Turkey’s Erdoğan expects U.S. reactions on S-400s to calm down in time - report
Turkish President Recep Tayyip Erdoğan said on Friday the reactions from the United States over Turkey’s acquisition of Russian S-400 missile systems would continue for a while, but Turkey would stand firm and go ahead with plans, pro-government Türkiye newspaper reported.
The delivery of the first S-400 system Turkey purchased from Russia started on Friday and the fourth Russian cargo plane carrying hardware of the S-400 batteries landed at an airbase near Ankara on Saturday, the Ministry of Defence said.
Turkey risks being expelled from the joint manufacturing programme of F-35 stealth fighter jets and further U.S. sanctions, after receiving S-400 surface-to-air defence systems.
Erdoğan discussed on Friday the S-400s with senior officials of the ruling Justice and Development Party (AKP), Türkiye said.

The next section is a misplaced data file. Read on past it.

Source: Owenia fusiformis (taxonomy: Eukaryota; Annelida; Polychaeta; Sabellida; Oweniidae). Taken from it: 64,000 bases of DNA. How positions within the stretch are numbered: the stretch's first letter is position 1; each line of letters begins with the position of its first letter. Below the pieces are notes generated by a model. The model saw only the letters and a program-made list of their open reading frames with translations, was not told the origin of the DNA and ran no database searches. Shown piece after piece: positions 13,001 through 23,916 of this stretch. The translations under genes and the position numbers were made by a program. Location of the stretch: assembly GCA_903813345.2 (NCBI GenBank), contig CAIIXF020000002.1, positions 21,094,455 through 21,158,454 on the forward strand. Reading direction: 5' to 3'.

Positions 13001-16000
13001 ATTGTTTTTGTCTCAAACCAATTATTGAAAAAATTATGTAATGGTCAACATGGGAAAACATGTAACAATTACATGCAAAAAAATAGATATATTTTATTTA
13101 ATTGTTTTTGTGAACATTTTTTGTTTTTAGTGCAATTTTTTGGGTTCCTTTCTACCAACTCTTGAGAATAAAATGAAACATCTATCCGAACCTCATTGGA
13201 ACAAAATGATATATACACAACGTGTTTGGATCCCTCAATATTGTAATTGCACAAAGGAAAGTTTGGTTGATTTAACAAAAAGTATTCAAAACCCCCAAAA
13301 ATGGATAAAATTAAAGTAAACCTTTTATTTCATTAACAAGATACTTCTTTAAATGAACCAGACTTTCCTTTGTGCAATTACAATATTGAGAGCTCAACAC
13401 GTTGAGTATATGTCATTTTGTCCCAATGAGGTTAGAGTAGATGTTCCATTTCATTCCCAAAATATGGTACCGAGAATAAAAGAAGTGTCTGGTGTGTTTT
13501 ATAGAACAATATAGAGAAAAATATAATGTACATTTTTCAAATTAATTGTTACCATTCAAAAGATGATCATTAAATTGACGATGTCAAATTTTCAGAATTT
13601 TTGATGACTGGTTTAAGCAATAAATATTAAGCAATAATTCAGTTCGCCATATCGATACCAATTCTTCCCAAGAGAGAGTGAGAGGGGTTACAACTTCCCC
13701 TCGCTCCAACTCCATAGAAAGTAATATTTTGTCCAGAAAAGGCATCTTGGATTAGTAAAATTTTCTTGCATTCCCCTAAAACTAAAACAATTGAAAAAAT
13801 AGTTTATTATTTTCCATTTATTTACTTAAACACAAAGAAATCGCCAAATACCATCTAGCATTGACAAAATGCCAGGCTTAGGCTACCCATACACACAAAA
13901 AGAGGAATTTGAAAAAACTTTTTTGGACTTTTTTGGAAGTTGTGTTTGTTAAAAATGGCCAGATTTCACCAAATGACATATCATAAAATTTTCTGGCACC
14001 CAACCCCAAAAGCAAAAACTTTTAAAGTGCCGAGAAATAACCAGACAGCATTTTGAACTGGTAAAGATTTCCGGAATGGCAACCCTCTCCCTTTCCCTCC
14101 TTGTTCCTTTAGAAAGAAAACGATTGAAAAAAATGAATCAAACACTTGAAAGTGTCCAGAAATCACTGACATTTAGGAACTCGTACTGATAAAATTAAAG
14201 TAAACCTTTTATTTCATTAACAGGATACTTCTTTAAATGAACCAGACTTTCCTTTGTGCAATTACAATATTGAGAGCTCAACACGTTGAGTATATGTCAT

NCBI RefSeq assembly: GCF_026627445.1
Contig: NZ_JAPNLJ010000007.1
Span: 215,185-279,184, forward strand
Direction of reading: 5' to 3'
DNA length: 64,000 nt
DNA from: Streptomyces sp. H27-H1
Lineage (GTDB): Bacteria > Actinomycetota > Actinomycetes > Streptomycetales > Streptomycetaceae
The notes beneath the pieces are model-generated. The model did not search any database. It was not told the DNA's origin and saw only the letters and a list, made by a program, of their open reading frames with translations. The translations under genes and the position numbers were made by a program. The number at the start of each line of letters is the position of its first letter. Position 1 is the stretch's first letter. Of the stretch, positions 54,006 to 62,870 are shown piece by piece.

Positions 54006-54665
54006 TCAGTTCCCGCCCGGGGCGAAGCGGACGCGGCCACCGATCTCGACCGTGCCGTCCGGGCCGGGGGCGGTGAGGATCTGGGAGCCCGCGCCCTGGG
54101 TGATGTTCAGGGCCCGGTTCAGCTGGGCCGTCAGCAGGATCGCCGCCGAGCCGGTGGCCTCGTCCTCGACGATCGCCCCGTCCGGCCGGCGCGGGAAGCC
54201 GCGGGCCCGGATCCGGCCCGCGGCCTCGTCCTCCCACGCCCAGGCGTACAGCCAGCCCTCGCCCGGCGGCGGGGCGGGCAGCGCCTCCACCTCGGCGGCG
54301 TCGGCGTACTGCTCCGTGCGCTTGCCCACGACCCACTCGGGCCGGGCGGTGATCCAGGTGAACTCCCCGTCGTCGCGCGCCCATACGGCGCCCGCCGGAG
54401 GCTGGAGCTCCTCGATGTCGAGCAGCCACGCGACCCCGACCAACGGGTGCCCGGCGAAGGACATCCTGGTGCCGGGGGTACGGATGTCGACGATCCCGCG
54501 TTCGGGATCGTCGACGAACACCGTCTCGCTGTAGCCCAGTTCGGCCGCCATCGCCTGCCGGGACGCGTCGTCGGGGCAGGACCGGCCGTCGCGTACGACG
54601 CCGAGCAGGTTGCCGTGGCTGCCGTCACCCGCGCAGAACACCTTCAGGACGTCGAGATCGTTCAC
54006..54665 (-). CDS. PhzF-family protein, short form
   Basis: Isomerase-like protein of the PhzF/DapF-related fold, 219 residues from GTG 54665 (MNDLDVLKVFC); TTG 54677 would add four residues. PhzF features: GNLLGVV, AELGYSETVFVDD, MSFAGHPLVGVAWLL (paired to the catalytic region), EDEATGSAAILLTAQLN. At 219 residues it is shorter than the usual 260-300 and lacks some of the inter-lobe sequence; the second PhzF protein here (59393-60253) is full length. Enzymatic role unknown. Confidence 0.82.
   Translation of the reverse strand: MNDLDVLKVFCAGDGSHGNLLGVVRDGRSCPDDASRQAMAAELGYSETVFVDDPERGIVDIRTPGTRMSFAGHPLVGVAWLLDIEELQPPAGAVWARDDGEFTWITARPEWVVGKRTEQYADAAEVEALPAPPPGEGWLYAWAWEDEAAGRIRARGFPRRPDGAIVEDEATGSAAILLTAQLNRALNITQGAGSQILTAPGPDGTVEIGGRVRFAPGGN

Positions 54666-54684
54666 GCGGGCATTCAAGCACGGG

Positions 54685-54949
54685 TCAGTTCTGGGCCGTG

“According to sources, Erdoğan said that the voices in United States would get louder after the delivery of S-400s, adding that the government expected the relations (between Turkey and the United States) to normalise after a while,” Türkiye said.
Erdoğan also noted that the U.S. President Donald Trump supported Turkey’s position during a bilateral meeting on the sidelines of G-20 summit in Osaka last month.
“In G-20 summit, we told Mr. Trump that our position about S-400s was clear. Mr. Trump told in front of the international press that we were right about this issue. They know how clear and serious we are about this issue,” Türkiye quoted Erdoğan as saying to party officials.
Trump said in Osaka that Turkey had been treated unfairly on S-400s, as the former U.S. government under President Barack Obama had declined to sell Turkey U.S.-made Patriot batteries.
Rating Agency Fitch said on Friday that U.S. sanctions would be relatively mild with minimal direct economic effect but the impact on sentiment could be significant.
Turkish lira hit record lows after Trump last year imposed sanctions on two Turkish ministers and doubled tariffs on Turkish metals due to a diplomatic row over the almost two-year detention of an America pastor.